Studying the sensitivity of R^{2} to the inclusion/exclusion of measures (for measuring the qualitatively defined explanatory variables) and questions to capture these measures, we showed how a reliable number of measures and questions could be obtained, managing the trade-off between data collection efficacy versus model effectiveness.
Further, we demonstrated how the effectiveness of a model is highly sensitive to the specification of the relationship between explanatory variables and their measures. It is vitally important that these measurement specifications are logically determined in order to obtain valid model results.
In illustrating the structured approach to assess modeling quality proposed in this paper, we also brought out the various trade-offs that modelers need to make while leveraging the power of advanced modeling techniques. Not only do these trade-offs have a significant bearing on model quality; if not made properly, they can also sour an organization’s experience with advanced problem solving approaches, thereby making them lose sight of the utility of such approaches in the long term. Therefore it is vital that modelers recognize the importance of these trade-offs and adopt a deliberate approach while making these trade-offs, clearly communicating the choices available to the organization and making them understand the outcomes emerging from the trade-off. It is equally vital for organizations to recognize the trade-offs and understand/appreciate the modeler’s skillsets that determine the quality of the model and problem solving efforts.
References
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Bridges W., 1993, The Character Of Organizations: Using Jungian Type In Organizational Development, Blue Ridge Summit, Pennsylvania, USA, 1^{st }Edn.
Fornell C., Larcker D.F., 1981, Evaluating Structural Equation ModelsWith Unobservable Variables And Measurement Error, Journal of Marketing Research, Vol. 18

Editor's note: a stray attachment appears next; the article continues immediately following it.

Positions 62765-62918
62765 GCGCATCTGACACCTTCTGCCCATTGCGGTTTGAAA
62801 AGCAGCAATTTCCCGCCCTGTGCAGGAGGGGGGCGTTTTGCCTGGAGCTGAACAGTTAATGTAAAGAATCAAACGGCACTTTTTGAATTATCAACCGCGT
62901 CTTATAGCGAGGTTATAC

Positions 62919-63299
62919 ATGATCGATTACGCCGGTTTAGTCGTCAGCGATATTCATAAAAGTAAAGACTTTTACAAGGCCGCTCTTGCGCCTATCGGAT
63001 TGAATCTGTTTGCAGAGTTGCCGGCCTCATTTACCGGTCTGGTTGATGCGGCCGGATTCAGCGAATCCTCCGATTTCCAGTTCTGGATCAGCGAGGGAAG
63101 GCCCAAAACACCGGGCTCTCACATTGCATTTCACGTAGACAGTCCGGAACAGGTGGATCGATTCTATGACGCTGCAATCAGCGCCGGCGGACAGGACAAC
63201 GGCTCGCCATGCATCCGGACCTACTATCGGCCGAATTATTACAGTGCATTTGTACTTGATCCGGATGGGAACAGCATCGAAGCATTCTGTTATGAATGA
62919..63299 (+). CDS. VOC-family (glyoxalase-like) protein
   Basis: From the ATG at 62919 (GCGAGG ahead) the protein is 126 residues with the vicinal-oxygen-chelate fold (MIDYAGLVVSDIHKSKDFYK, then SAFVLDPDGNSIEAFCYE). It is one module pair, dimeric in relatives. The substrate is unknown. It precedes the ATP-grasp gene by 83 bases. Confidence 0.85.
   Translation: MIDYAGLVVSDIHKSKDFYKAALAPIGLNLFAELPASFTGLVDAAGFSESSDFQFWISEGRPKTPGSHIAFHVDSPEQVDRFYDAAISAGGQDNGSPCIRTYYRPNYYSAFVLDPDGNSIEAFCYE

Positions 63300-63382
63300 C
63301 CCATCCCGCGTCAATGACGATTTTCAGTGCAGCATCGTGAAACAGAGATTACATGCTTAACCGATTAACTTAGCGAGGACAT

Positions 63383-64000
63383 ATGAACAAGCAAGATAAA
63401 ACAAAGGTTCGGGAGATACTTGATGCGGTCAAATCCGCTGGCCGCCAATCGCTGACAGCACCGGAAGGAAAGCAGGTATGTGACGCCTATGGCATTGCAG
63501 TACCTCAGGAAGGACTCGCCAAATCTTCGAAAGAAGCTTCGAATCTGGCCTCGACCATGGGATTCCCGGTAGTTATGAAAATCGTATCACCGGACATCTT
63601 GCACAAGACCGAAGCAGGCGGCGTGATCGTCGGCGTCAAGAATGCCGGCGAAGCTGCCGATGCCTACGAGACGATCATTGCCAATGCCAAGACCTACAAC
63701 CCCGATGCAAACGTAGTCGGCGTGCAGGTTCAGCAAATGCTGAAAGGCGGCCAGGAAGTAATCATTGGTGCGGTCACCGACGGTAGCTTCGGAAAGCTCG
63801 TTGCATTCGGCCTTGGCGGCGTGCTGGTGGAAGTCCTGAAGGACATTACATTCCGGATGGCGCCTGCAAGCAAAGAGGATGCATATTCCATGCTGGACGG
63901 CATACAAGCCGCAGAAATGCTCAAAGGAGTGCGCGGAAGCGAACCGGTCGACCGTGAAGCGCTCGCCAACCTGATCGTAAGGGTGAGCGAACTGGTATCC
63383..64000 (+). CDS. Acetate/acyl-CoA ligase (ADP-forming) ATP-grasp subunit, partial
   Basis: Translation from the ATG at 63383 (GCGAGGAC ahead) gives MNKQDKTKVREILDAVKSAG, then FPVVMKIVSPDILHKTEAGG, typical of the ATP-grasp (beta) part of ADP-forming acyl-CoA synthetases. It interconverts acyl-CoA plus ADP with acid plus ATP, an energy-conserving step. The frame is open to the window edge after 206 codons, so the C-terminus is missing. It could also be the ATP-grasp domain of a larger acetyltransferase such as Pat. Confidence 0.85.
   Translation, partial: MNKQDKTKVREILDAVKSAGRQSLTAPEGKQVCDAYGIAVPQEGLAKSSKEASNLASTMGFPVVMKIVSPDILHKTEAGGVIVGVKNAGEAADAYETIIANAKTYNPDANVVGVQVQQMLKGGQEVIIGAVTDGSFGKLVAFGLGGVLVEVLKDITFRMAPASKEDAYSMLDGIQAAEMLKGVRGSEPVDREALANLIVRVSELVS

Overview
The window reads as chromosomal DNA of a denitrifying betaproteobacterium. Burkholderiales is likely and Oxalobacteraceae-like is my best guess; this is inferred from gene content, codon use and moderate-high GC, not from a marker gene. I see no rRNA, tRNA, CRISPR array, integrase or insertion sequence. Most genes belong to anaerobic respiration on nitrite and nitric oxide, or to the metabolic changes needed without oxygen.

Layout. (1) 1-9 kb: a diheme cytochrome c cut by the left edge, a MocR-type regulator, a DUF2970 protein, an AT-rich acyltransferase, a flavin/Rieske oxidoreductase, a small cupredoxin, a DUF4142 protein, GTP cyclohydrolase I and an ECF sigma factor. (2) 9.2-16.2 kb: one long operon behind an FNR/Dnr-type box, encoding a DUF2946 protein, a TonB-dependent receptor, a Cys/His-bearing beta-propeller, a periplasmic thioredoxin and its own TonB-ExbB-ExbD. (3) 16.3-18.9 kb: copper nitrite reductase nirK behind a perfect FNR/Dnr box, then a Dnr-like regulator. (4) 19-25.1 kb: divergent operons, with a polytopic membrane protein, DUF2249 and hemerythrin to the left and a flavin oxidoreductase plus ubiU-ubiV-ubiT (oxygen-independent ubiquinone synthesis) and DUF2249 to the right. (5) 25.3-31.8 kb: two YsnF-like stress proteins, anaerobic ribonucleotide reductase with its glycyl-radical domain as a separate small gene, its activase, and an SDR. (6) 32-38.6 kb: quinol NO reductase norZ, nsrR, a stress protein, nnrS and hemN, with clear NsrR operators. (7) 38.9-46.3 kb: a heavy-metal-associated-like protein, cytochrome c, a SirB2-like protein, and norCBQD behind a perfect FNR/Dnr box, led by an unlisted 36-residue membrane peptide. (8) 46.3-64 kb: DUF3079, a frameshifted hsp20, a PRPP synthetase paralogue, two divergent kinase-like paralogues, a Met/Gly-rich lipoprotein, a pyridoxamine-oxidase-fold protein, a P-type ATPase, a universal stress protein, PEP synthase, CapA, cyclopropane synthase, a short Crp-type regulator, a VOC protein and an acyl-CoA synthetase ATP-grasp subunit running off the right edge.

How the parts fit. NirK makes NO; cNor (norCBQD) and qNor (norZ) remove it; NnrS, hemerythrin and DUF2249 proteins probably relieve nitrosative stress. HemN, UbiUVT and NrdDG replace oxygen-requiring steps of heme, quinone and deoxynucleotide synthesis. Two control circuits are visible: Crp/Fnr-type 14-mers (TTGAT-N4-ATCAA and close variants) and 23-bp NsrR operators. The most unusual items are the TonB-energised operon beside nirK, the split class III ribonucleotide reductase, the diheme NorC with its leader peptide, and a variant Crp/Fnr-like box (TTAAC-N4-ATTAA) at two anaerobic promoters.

Goffee R., Jones G., 1998, The Character Of A Corporation: How Your Company’s Culture Can Make Or Break Your Business, Harper Collins, London, UK, 1^{st }Edn.
MacCoby M, 2002, Toward A Science Of Social Character, International Forum of Psychoanalysis, Vol. 11 Issue1
Srinivasan A., Horowitz B.M., 2004, Developing Integrated Knowledge Management Solutions Based On The Unique Social And Knowledge Character Of Organizations, http://www.tlainc.com/jkmpv5.htm
About the Authors:
Anitha Srinivasan graduated with a
Masters in Systems Engineering from University of Virginia, Charlottesville.
She also holds a M.S. in Electrical Engineering from University of California,
Riverside. She is currently working as a Risk Management Analyst with
Constellation Energy, Baltimore, USA. Her research interests include Knowledge
Management, Intellectual Capital and Risk Analysis & Management.
Anitha Srinivasan, Garaduate
Research Assistant, Dept. of Systems Engineering, P.O. Box 400747, 151
Engineer's Way, Charlottesville, VA 22904. E-Mail: anu_vasan@hotmail.com, Phone: (410) 505
4378.
Dr. Barry Horowitz founded and
served as Chairman and CEO of Concept 5 Technologies, and served as President
and CEO of MITRE Corporation. His research interests include Knowledge
Management, Integration of Distributed Computing Systems, Rapid Application
Prototyping and Computer Security Assessments.
Dr. Barry Horowitz, Professor, Dept. of Systems Engineering, P.O. Box 400747, 151 Engineer's Way, Charlottesville, VA 22904. E-Mail: bh8e@virginia.edu, Phone: (434) 924 0306. Website URL: http://www.sys.virginia.edu/people/bh.asp
.
[1] Social Character reflects the dynamic values or
emotional attitudes shared by the senior management with the employees within
its organization. Knowledge Character results from a combination of two
attributes: a) whether the organization focuses on familiar or novel problems
and b) whether it emphasizes contributions of individuals or collective
behavior. For more details, refer to (Srinivasan and Horowitz, 2004),
(Blackler, 1995), (MacCoby, 2002),
(Goffee and Jones, 1998) and (Bridges, 1993).
[2] Statistical rigor refers to the very high confidence levels (> 95% confidence) at which model results can be held true, when generalizing sample results for the population